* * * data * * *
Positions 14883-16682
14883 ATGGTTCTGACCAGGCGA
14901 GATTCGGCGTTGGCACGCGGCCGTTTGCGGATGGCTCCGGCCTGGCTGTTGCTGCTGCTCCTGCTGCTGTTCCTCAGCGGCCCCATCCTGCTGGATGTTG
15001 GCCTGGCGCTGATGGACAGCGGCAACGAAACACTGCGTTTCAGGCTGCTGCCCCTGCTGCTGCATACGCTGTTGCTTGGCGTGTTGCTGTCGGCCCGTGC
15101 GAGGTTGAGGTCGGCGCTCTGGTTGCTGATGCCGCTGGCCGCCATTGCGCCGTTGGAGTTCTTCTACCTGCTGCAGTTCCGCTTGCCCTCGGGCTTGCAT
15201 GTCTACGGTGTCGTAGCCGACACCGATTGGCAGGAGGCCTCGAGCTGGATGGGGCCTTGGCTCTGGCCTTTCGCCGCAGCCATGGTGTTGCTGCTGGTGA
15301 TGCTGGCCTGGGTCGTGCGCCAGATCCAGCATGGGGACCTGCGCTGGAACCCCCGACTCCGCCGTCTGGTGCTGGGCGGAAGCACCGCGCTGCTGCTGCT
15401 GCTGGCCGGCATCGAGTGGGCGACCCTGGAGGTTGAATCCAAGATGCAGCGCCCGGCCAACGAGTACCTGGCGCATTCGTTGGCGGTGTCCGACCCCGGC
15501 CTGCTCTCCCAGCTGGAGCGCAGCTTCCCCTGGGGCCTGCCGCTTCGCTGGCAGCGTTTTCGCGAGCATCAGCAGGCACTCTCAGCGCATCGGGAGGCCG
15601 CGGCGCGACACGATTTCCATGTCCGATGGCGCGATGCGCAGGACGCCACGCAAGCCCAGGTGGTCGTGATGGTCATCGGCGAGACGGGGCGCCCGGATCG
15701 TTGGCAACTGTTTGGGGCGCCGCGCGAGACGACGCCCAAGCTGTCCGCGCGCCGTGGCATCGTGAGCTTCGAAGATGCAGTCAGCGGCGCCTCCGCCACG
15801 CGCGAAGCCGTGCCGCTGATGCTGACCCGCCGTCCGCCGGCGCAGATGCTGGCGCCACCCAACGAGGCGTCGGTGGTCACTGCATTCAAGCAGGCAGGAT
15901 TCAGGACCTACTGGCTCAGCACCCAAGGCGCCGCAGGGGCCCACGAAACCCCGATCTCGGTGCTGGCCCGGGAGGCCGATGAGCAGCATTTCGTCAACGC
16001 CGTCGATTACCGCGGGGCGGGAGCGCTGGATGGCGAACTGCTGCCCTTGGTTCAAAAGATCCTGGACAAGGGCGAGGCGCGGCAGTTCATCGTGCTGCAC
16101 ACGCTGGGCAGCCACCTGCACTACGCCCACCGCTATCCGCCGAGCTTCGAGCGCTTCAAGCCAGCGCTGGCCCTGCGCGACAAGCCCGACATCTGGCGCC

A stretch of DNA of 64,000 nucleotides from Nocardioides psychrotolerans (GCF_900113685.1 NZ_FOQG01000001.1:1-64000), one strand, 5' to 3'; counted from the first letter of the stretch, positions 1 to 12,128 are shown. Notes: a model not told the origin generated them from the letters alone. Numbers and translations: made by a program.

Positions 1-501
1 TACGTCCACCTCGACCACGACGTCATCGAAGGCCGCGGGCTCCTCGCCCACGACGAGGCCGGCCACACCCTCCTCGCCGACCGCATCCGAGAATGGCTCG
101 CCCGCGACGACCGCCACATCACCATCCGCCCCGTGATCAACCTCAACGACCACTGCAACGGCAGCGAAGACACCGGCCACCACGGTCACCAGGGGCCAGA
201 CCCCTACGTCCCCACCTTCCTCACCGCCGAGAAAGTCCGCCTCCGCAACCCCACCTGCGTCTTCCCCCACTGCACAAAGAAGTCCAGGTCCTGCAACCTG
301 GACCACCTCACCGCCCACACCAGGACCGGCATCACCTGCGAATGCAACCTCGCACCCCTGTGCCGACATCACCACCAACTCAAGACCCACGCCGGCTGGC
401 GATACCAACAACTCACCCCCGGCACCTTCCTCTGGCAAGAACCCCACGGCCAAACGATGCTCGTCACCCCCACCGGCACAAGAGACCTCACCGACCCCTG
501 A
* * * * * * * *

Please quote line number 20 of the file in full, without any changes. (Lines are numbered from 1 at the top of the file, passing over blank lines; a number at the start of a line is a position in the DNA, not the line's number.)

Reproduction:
201 CCCCTACGTCCCCACCTTCCTCACCGCCGAGAAAGTCCGCCTCCGCAACCCCACCTGCGTCTTCCCCCACTGCACAAAGAAGTCCAGGTCCTGCAACCTG